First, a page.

• Various client electronic devices may be directly or indirectly coupled to the network. For example, personal computers may be directly coupled to the network via a hardwired network connection. Notebook computers may be directly coupled to the network via a hardwired network connection. Laptop computers may be wirelessly coupled to the network via a wireless communication channel established between the laptop computer and a wireless access point (i.e., WAP), which may be directly coupled to the network. The WAP may be, for example, an IEEE 802.11a, 802.11b, 802.11g, Wi-Fi, and/or Bluetooth device that is capable of establishing wireless communication channel between a laptop computer and the WAP. A personal digital assistant may be wirelessly coupled the network via wireless communication channel established between the personal digital assistant and a cellular network/bridge, which may be directly coupled the network.
  • As is known in the art, all of the IEEE 802.11x specifications may use Ethernet protocol and carrier sense multiple access with collision avoidance (i.e., CSMA/CA) for path sharing. The various 802.11x specifications may use phase-shift keying (i.e., PSK) modulation or complementary code keying (i.e., CCK) modulation, for example. As is known in the art, Bluetooth is a telecommunications industry specification that allows e.g., mobile phones, computers, and personal digital assistants to be interconnected using a short-range wireless connection.
  • Reducing Medical Error
  • Referring now to FIGS. 3 & 4, examples of reducing medical error will be described. For illustrative purposes only, FIGS. 4 a & 4 b show a hospital room configured to reduce medical error in accordance with the present disclosure. It should be noted, however, that the subject matter of the present disclosure may be applied to other areas besides hospital rooms, including but not limited to surgical preparation areas, laboratories, and bathrooms. As shown in FIGS. 3 & 4, an enter signal (e.g., signal 402) may be received 300 when a first worker device (e.g., worker device 404) enters a zone (e.g., entrance zone 406). Worker device 404 is shown as being affixed to a bracelet in FIGS. 4 a & 4 b for exemplary purposes only. Enter signal 402 may be received by worker device 404 and may include an enter status. Further, enter signal 402 may be sent by compliance device 408. Compliance device 408 may be a beacon device and may be placed near a patient bed in a hospital room. Worker device 404 may detect proximity to beacon devices. Compliance device 408 may be configured to transmit enter signal 402 when worker device 404 enters entrance zone 406.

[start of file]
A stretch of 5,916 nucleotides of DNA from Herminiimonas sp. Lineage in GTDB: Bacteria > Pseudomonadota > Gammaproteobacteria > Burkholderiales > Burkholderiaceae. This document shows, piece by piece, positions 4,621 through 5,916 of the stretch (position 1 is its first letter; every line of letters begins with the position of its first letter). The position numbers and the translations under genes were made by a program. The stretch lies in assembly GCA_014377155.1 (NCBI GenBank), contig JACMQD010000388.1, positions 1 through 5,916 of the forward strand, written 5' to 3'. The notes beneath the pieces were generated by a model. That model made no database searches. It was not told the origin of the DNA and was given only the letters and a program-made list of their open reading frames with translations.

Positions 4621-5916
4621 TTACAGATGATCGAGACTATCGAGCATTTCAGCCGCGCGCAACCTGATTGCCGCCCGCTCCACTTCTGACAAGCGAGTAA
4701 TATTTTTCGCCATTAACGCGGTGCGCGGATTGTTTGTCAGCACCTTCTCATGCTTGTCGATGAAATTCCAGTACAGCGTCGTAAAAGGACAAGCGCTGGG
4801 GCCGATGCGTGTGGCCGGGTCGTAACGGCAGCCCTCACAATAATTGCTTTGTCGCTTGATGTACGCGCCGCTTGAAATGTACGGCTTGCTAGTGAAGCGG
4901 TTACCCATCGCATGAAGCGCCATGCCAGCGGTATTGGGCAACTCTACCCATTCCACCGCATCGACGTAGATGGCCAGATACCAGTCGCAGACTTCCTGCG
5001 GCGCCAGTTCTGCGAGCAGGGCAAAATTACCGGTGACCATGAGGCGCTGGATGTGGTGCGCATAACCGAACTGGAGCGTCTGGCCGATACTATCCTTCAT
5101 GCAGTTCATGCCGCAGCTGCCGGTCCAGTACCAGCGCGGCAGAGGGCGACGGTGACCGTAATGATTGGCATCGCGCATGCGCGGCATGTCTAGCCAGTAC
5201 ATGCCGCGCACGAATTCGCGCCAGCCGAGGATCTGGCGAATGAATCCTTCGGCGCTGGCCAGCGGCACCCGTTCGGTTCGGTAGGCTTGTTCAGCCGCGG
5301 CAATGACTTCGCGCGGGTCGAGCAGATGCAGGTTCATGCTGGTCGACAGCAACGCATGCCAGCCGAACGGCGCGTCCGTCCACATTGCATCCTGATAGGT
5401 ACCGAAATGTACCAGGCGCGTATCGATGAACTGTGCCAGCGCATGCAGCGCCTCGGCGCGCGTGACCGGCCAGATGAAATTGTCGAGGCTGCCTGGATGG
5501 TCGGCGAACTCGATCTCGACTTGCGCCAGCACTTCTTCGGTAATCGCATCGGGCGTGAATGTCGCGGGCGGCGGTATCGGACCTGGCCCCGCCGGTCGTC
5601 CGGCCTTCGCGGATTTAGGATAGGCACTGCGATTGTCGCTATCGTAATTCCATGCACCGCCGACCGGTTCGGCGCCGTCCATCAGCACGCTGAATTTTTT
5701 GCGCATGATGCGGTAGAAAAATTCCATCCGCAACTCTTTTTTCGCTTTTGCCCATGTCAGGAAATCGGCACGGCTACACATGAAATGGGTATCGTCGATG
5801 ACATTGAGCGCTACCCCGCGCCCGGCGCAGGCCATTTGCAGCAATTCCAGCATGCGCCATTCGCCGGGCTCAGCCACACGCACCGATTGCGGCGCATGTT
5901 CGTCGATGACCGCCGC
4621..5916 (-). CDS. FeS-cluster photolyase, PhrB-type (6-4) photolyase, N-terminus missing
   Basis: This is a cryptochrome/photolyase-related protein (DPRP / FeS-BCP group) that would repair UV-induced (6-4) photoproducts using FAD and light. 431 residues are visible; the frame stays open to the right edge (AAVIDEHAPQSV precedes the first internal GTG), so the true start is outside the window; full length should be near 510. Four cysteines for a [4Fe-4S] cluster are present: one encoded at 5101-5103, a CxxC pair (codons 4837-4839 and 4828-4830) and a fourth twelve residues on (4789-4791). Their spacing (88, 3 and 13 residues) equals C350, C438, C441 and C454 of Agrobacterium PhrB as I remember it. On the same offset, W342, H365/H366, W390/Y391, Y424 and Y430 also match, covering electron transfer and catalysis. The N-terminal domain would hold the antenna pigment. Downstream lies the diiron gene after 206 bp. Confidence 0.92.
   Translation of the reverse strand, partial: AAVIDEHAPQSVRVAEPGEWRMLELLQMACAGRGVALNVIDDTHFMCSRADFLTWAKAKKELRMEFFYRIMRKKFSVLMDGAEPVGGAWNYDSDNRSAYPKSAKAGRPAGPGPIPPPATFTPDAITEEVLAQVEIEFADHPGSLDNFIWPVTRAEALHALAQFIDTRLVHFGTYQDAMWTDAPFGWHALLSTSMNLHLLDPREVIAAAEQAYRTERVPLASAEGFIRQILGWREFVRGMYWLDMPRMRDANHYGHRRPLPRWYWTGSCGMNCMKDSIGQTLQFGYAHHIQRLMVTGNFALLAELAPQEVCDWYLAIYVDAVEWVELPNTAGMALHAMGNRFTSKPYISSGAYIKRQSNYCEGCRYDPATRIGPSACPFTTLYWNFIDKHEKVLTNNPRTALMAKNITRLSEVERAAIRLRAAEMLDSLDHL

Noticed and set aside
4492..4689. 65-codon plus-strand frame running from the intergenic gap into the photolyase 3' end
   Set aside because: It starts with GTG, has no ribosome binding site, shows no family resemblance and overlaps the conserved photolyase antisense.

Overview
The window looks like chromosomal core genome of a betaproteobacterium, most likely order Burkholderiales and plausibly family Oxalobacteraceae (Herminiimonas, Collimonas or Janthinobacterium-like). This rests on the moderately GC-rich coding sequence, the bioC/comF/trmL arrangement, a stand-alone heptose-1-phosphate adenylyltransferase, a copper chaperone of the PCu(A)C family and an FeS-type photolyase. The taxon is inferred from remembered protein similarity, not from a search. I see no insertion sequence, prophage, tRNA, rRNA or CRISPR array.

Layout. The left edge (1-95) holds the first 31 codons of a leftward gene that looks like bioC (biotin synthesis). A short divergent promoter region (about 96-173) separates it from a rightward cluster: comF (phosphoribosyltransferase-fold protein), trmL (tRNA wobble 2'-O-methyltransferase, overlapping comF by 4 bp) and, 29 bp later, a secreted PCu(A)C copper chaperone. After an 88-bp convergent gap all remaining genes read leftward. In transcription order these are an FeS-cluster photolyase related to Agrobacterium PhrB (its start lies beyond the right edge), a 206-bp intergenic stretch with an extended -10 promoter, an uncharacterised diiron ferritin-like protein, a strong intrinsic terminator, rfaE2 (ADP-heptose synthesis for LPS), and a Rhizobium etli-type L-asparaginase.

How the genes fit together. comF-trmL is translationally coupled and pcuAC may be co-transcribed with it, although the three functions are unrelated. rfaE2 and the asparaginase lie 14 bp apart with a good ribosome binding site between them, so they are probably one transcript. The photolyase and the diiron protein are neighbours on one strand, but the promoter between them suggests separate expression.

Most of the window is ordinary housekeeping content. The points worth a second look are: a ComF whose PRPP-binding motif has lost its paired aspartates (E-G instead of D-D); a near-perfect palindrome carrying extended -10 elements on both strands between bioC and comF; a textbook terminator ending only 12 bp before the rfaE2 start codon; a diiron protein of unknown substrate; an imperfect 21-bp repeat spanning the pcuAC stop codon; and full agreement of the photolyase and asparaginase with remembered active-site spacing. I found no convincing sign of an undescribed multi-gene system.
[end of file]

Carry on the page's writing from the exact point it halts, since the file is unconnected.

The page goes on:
• The terms “enter signal”, “exit signal”, and “action signal” may be used throughout this disclosure to describe signals received and/or sent by a monitoring device (e.g., worker device 404). As described above, these signals may be pings and may have an associated RSSI. An “enter signal” may be a ping received by a monitoring device at or close to the time the monitoring device determines it has entered a zone, based on an RSSI threshold of the zone, for example. Similarly, an “exit signal” may be a ping received by the monitoring device at or close to the time the monitoring device determines it has exited a zone, based on the RSSI threshold of the zone, or the expiration of a timer set when an enter event is detected, for example. An “action signal” may be a ping received by the monitoring device at or close to the time the monitoring device determines an action has taken place, based on the RSSI threshold of an action device that is actuated, for example.
  • The terms “enter event”, “exit event”, and “action event” may be used throughout this disclosure to describe events detected by a monitoring device. An “enter event” may be detected by a monitoring device (e.g., worker device 404) when a signal with a signal strength of at least an RSSI threshold associated with a zone is received. An “exit signal” may be detected by a monitoring device (e.g., worker device 404) when a signal with a signal strength less than or equal to an RSSI threshold associated with a zone is received, or when a timer expires, for example. An “action event” may be detected by a monitoring device (e.g., worker device 404) when a signal with a signal strength of at least an RSSI threshold associated with an action device (e.g., a soap dispenser which transmits a signal when actuated) is received.